India is approximately 11 times the size of New Zealand (my home country) and as of 2008 has 270 times the population. If New Zealand had the population density of India; New Zealand would have a population of approximately 100 million.  I think population density goes a long way to explaining the physical appearance and level of poverty in India (which is a real eye-opener).  It maybe one of the world’s poorest countries, but it’s surely the world’s richest in terms of culture.  Comprised of some 35 states, 1,600 languages (14 major ones), five major religions (Hindu and Islam making up 94%) and 1.25 billion people (2013 estimate) that mightn’t surprise you. My first destination in India was where I flew into, Mumbai, direct from my adventures in Oman.


Mumbai is a cosmopolitan city which was formerly known as Bombay during the British rule, and is one of the most populous metropolis in the world with an estimated population of 21 million. It is without question the commercial capital of India with the largest GDP per capita, but also India’s largest slum population, and the center of the globally recognizable Bollywood TV and film industry.

There is no better place to start a tour of India than by first making your way to Mumbai’s Gateway to India (built for King George’s visit); located a stone’s throw from the world famous Taj Mahal Hotel. You can then move on to any of the many magnificent colonial buildings the British built which display some fine examples of  Gothic revival, Neo-classical and Indo-Saracenic style within walking distance of the Taj Mahal. The Chhatrapati Shivaji Terminus (Victoria Terminus) building, along with the Taj Mahal, is an excellent example of this type of architecture.

To a westerner, much of India is best described as (to put it nicely) dirty.  I would say “filthy” if a little Indian friend of mine in New Zealand wasn’t going to read this.  Littering is just a part of life here (so is public urination and spitting), but considering there are no rubbish bins I hardly blame them.  I refuse to throw rubbish out the window of the bus or train though; it just doesn't sit well with me.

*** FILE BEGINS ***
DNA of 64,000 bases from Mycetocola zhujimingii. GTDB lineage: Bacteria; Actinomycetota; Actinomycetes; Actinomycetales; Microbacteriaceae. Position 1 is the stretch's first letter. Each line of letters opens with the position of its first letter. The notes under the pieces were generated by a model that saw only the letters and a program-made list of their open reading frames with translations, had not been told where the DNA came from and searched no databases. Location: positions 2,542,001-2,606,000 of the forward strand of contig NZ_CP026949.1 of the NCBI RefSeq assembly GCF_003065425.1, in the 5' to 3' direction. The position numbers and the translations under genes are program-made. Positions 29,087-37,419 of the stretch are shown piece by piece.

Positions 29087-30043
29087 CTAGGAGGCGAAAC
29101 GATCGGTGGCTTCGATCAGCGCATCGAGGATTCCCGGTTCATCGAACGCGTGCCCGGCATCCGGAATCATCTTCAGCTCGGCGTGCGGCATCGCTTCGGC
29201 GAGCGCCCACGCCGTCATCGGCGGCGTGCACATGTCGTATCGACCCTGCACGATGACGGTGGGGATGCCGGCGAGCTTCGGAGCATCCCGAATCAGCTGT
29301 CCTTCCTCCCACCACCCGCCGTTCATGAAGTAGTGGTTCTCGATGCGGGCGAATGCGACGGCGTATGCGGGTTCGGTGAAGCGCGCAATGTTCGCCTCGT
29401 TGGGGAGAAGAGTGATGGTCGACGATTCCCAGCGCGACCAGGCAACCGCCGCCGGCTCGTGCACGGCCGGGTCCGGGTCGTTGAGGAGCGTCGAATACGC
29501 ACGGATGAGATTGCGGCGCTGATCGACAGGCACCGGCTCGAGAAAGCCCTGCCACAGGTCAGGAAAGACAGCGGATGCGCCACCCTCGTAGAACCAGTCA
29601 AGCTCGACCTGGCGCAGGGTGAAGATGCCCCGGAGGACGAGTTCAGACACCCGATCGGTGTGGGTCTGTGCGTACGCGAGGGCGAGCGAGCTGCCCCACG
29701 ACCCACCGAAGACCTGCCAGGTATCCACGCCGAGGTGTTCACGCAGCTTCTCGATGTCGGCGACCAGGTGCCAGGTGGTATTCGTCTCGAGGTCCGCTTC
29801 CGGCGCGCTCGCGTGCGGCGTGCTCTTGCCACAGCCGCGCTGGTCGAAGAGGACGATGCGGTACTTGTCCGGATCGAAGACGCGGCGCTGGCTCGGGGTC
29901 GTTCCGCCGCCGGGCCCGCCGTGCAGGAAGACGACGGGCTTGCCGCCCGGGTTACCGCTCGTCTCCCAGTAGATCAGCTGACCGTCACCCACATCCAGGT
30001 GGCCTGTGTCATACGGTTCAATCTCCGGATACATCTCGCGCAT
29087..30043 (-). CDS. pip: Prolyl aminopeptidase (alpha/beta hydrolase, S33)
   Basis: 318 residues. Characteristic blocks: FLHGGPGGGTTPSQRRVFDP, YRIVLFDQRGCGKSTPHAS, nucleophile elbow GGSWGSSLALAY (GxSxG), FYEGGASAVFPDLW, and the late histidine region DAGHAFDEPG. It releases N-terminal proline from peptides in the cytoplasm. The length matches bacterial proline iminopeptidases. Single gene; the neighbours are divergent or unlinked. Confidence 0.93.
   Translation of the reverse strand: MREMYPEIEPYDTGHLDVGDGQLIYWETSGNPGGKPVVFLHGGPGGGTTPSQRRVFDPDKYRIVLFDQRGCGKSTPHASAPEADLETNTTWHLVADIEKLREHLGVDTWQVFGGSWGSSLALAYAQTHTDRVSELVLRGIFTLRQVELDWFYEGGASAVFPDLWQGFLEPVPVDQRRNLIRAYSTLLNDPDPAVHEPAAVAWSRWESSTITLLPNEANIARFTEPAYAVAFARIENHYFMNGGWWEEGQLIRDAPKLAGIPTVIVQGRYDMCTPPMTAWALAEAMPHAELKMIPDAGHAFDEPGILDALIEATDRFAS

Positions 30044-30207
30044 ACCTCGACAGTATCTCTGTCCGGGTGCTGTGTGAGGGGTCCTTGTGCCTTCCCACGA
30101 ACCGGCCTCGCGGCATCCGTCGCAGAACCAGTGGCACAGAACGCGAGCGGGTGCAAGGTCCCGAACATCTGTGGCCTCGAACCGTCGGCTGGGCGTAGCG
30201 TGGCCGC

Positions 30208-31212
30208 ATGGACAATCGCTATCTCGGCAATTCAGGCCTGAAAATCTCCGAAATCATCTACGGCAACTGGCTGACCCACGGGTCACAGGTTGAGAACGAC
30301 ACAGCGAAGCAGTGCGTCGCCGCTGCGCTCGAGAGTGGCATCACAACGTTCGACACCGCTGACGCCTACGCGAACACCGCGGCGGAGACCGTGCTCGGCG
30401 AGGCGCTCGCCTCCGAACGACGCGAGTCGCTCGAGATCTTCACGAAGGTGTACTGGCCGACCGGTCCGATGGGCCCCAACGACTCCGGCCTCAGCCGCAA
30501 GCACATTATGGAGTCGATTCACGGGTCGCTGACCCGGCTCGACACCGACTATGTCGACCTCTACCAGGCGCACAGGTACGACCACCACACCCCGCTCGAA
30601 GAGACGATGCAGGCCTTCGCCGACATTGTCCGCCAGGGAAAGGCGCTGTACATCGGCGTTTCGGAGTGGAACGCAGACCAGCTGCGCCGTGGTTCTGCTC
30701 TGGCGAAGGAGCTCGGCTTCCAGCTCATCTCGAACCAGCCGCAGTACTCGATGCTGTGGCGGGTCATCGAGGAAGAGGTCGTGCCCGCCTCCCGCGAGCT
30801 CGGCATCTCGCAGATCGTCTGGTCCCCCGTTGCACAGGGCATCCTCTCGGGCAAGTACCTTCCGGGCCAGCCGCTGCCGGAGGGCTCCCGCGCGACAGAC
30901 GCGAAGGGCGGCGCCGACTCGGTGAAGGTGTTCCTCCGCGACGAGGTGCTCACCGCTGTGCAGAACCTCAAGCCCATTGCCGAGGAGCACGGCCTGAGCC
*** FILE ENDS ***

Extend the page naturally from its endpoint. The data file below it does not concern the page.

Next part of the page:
Mumbai has temples, mosques, churches etc of the various religions and represents the diversity of its citizens. The Haji Ali Dargah is one of the most visited places in Mumbai as it is a Islamic place of worship that has been built on a tiny islet located 500 meters from the coast, on the edge of the Arabian Sea. You can get there by foot if you fancy a 2 hour walk from the Gateway of India, taking in the shore of Back Bay before crossing several of Mumbai suburbs. More than 80,000 people visit dargah every week.

A short distance from the Haji Ali Dargah is the Mahalaxmi Dhobighat (Dhobi Ghat) which is the famous outdoor open air Laundromat where workers wash and dry clothes from Mumbai’s hotels and hospitals. This has become a major attraction for travellers visiting Mumbai.

Of course no visit to Mumbai is complete without a day of filming as an extra in a Bollywood movie, there’s a good chance while you explore lower and central Mumbai you’ll be approached and offered to be in a movie, even receiving a small payment for you time. This will likely involve you being picked up the following day and taken to a film set in the suburbs. The group I went with, were involved in a concert scene set in London, unsurprisingly the movie’s title was called ‘London Dreams’– keep an eye out for it!


From Mumbai I would take the sleeper train class to Pernem Railway Station near Arambol Beach, Goa. Arambol is primarily a traditional fishing village, but this stretch of coast along India’s west coast state of Goa, has become a magnet for foreign tourist during the winter months. Further along the beach where I would stay with the Norwegians I was lucky enough to spend time with in Mumbai and the Goa, was Anjuna beach, which I can highly recommend.

There is plenty of affordable beachside accommodation for under USD $10 per night, the beach also hosts an interesting Flea Market too with some very colourful displays.


Inland from Goa, in the state of Karnataka is the popular attraction of Hampi, in Central South India, which is home to the 600 year old ruins of the Vijayanagar Empire.  Hampi is recognized as a World Heritage Site and was one of the largest and richest cities in the world during its peak (less than Beijing but three times more than Paris).  I can hardly believe I had never heard of a place with such fantastic and widespread ruins in this incredible setting; National Geographic has betrayed me!  How many more are out there still unknown to me?

 From Mumbai and the west coast towns of Goa and Hampi I travel further south into India’s Incredible South.

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